I am currently reading my way through a long list of science fiction and fantasy titles. (http://www.npr.org/2011/08/07/138938145/science-fiction-and-fantasy-finalists if you are interested in the list).
Hetty "Handful” Grimke, an urban slave in early nineteenth century Charleston, yearns for life beyond the suffocating walls that enclose her within the wealthy Grimke household. The Grimke’s daughter, Sarah, has known from an early age she is meant to do something large in the world, but she is hemmed in by the limits imposed on women.
Kidd’s sweeping novel is set in motion on Sarah’s eleventh birthday, when she is given ownership of ten year old Handful, who is to be her handmaid.We follow their remarkable journeys over the next thirty-five years, as both strive for a life of their own, dramatically shaping each other’s destinies and forming a complex relationship marked by guilt, defiance, estrangement and the uneasy ways of love.
As the stories build to a riveting climax, Handful will endure loss and sorrow, finding courage and a sense of self in the process. Sarah will experience crushed hopes, betrayal, unrequited love, and ostracism before leaving Charleston to find her place alongside her fearless younger sister, Angelina, as one of the early pioneers in the abolition and women’s rights movements.
Inspired by the historical figure of Sarah Grimke, Kidd goes beyond the record to flesh out the rich interior lives of all of her characters, both real and invented, including Handful’s cunning mother, Charlotte, who courts danger in her search for something better.
I think this book and Gone With the Wind would be like matter and antimatter—if you sat them side by side on the shelf, I would expect that they would mutually annihilate each other! Despite being written about the same society and set during the same time period, they could not be more different.
Gone With the Wind is told exclusively from a white, southern view point. The Invention of Wings is told by two, equally important narrators, one white and one black. While Scarlet O’Hara is beautiful and knows how to play the society game, Sarah is plain, awkward, and has a speech impediment. Scarlet’s life revolves around various men, but Sarah refuses to lose herself in the role of wife. Scarlet is all about survival on her own terms, while Sarah is devoted to the causes of abolition and women’s rights.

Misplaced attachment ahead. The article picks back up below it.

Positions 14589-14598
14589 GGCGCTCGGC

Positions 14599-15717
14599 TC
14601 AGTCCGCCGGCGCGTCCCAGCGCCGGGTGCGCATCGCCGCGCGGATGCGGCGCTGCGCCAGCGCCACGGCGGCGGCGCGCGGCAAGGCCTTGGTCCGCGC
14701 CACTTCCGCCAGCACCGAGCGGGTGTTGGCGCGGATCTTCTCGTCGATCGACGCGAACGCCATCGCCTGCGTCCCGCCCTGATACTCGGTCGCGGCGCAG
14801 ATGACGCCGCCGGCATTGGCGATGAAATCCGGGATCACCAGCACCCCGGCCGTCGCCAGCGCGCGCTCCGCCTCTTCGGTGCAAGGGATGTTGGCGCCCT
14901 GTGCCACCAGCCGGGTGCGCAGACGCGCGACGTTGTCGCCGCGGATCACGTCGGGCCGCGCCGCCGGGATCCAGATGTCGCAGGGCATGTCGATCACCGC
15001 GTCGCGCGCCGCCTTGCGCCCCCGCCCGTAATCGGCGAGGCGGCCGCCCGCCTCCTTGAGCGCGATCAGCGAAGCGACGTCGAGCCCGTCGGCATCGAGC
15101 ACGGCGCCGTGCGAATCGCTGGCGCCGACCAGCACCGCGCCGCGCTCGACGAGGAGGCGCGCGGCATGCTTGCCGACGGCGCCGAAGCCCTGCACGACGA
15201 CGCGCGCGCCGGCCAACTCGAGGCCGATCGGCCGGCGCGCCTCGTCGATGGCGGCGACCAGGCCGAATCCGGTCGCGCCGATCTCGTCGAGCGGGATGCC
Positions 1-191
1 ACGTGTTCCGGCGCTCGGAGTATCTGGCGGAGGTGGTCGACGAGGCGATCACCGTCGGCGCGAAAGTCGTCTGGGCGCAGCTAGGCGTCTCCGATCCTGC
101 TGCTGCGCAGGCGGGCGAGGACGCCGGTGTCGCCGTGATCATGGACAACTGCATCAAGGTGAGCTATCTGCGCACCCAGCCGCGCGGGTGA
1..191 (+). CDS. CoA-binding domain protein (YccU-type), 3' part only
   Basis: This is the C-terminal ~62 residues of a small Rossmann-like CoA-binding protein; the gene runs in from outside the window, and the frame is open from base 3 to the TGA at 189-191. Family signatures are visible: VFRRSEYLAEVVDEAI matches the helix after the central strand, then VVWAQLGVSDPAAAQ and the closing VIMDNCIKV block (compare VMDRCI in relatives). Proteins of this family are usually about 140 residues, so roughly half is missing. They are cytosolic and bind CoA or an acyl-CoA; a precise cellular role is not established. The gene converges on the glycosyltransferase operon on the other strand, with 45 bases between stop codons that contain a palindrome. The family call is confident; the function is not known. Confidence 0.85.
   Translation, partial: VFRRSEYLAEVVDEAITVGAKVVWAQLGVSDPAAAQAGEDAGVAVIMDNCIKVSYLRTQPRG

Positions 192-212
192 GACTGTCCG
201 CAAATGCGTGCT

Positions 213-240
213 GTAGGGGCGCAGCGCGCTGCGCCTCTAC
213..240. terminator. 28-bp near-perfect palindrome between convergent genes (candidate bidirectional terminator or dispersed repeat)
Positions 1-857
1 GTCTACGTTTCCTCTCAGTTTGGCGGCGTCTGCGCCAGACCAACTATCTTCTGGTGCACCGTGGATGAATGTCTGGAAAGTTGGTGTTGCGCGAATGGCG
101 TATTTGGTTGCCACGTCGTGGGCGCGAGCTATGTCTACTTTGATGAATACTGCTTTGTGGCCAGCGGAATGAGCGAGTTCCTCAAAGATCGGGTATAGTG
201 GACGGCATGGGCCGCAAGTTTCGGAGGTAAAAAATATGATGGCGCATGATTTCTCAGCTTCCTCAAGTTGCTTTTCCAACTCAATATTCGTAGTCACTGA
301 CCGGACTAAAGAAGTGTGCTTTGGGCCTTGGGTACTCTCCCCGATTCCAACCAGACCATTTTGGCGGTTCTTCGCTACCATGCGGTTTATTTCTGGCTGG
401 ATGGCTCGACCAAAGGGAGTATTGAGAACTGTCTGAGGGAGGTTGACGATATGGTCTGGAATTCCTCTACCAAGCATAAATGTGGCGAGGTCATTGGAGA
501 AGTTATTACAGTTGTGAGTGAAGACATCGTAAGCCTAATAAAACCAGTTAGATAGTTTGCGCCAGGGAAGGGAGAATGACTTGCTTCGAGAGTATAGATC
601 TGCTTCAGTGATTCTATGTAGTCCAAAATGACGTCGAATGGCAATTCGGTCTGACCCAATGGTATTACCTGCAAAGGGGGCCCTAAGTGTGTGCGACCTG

It was my feeling that the chapters devoted to Sarah were the best ones. The chapters recounting Handful’s side of the story were good, but not as heartfelt. For a more authentic description of the black experience of slavery, I would recommend Octavia Butler’s Kindred, which I often had to set down for a while to get my breathing and heart-rate under control—her descriptions were that harrowing. As an African-American writer, Butler was willing to be absolutely unflinching in her descriptions. I am sure there are plenty of other African-American authors out there who have done similar things in their fiction, I just haven’t read them yet. [I am often reluctant to read about how terribly human beings are willing to treat each other, avoiding WWII, slavery, and genocide in my reading].
I was interested to learn that Sarah and her sister were historical figures that Kidd was curious about. They had that perfect combination: some historical records, but nothing too constricting. There was room to work with the facts available, to fill in the blanks, so to speak.
This book probably deserves more than 3 stars, but it is about subject matter that doesn’t thrill me, hence my “I like it” rating, rather than anything higher.